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Interview: Kenny Vasoli of The Starting Line

"We try to do everything that we have fun with."


Interview: Kenny Vasoli of The Starting Line

The Starting Line

Photo courtesy of Fanscape

RC: Really, this is probably the biggest year for you guys yet, with a new album on a major label and a slot on the Warped Tour. How're you feeling about it?

KV: We're feeling really good and really confident. Our morale is high right now. We feel really good all around.

RC: And how's the Warped Tour? What's it like touring with that many bands in that big of a production?

KV: It's pretty crazy. It still boggles my mind how they get that thing up and running every day at 11 o'clock after such a long drive. It's an amazing thing that happens. As far as being on it, it can be a little wearing, a little tiring. It's basically just a fight to beat the clock and kill some time until it's time to play. But once we play, any show on the Warped Tour is a great time for us. Plus, being with all the bands on the tour, it's a great opportunity to make friends with a lot of people that we ordinarily wouldn't meet. I really love it.

RC: Who've been some of your favorite bands on the tour? To see and to hang out with?

KV: Definitely Circa Survive, Bayside, Spill Canvas... Paramore have been great. And there was a band called Family Force 5 that was incredible.

RC: And how's it feel to be on Virgin? Do you feel like you have more or less opportunities and freedoms than you did with Drive-Thru?

KV: To be honest, it's kind of like being on Drive Thru again, in the sense that those people really know who our bands are. They have a sense of history: they know where we've been, and they know what we're trying to do, exactly. I kind of feel like we have a little more of an opportunity there just because they have so many people working over there, so many people that work their heart for us and for the other bands, which you don't see everywhere. We're lucky to have people who really care about us.

RC: And how about Geffen? I know that wasn't the best experience.

KV: It was kind of like having a sort of hot girlfriend that never talks to you. You say, "Oh yeah, I 'm dating this supermodel, but she's been in France for three years and doesn't really call me... but she promises that when she gets back we're REALLY gonna start to get serious." (Laughs) It was always an imaginary relationship.

RC: For a long time, you guys were labeled as a "young band" simply based on how young you started as the singer. Did that ever affect you, and are you happy that enough time has finally passed that you've outgrown it?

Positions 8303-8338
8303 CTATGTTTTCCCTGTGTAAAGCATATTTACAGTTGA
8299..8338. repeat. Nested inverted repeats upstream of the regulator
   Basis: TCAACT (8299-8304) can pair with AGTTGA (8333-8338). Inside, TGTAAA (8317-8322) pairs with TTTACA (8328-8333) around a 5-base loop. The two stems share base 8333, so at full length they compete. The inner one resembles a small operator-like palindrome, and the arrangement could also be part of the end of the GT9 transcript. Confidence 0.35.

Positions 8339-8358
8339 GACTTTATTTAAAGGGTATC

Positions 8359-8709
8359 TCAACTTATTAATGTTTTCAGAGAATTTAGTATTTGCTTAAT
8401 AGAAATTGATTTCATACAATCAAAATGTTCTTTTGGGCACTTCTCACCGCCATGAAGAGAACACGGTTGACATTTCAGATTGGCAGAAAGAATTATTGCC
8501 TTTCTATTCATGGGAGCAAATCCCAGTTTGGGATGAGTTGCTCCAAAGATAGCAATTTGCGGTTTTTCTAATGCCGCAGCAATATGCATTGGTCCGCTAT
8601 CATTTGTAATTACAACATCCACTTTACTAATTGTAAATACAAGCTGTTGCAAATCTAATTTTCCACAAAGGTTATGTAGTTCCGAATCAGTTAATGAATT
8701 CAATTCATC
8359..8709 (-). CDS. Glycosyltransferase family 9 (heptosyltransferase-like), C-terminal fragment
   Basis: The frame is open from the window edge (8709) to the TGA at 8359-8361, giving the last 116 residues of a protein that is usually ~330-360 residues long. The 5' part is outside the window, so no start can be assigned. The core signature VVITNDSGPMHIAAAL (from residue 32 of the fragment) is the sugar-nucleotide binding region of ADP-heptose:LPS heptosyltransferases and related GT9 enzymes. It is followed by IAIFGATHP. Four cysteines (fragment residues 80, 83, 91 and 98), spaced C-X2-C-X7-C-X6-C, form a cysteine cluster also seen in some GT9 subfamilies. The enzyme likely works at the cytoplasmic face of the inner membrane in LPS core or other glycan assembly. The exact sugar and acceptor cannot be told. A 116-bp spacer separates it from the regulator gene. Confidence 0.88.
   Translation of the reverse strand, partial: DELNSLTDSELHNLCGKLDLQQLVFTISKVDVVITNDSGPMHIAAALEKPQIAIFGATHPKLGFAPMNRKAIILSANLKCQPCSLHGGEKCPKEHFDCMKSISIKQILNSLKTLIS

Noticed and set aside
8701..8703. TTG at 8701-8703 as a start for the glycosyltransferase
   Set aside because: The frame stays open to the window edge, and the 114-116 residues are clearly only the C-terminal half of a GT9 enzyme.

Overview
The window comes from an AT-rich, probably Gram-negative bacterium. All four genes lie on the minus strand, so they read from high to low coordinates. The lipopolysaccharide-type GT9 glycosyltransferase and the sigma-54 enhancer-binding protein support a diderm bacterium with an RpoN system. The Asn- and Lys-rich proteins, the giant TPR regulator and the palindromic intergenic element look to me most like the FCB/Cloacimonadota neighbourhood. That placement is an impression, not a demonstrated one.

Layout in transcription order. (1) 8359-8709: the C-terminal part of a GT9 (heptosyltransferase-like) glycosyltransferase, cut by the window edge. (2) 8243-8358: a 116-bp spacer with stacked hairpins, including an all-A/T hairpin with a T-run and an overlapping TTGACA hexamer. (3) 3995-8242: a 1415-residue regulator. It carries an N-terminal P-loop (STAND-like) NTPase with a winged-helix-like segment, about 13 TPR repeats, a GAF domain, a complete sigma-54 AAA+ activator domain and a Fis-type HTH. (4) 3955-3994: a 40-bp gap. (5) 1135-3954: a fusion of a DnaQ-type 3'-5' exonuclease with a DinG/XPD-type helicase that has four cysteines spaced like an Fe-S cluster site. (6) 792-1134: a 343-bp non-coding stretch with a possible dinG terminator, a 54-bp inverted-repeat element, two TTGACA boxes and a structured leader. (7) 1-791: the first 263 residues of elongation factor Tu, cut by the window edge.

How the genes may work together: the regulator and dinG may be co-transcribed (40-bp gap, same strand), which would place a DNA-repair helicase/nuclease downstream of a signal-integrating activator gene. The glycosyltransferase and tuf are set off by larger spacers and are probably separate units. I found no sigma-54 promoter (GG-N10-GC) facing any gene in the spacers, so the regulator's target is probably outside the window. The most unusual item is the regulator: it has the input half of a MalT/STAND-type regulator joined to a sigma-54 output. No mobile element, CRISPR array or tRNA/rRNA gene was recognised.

KV: At the time I kind of dug being a young singer, just because I know that there were a lot of great artists that were cutting edge and really young, like Conor Oberst and Bob Dylan. I was a little bit younger than that so I had time to grow up and get myself established. I had a chance to get as good as those guys, and so I kind of felt lucky that I started that early.

RC: How has growing up with the band affected you? Anything drastic that your average teen doesn't go through without being in a touring band?

KV: I'm sure I've gone through so much stuff that 99.9 percent of the people my age didn't go through. It's hard to tell how my life would have been different without that, because I know that had I not been in the band, I still would be trying to pursue music. I probably would just be failed musician stuck in my hometown, trying to do as many shows as I could. As far as being on the road, I'd like to think it built my character a little bit, because I had to grow up and fend for myself a lot more than I would have if I had stayed home.

RC: Your sound (personally as a band) has evolved over the years, too, and there seem like there could be about a million factors that affected that, from growing up, to switching labels, to the simple evolutions of a band that's been together for a few years. What would you say have been key?

KV: I'd say just time in general, and aging. We just always try to take the next natural step and progression of our sound. We always try to master our art as much as we can, and if not, get comfortable in the place where we are. It's kind of the urge to improve.

RC: This next album has definitely evolved a bit, with some harder stuff on it. Like "Direction", there's definitely some serious crunch to it. Is this harder edge going to be something we're going to hear more from you?

KV: I don't think so. To me, the only song that's really heavy would be "Direction", and it's not really all that heavy. There were songs like "Inspired by the $" from the CD before this, Based on a True Story. and "This Ride" on the CD before that, Say It Like You Mean It. We've always tried to throw a little more edge in our music, just so it's not like listening to a Wilco CD all the time. We always try to take inspiration from whatever kind of music we like, like Refused, or Every Time I Die, or Radiohead, or Green Day, or New Found Glory. We try to do everything that we have fun with.

RC: What's next for the Starting Line?

KV: We're just going to tour the hell out of this CD, and start to visit a lot of places around the world that we haven't been before, and just keep rocking - keep rocking in the free world - and hopefully make newer, better music after this.

Direction is out now on Virgin Records.

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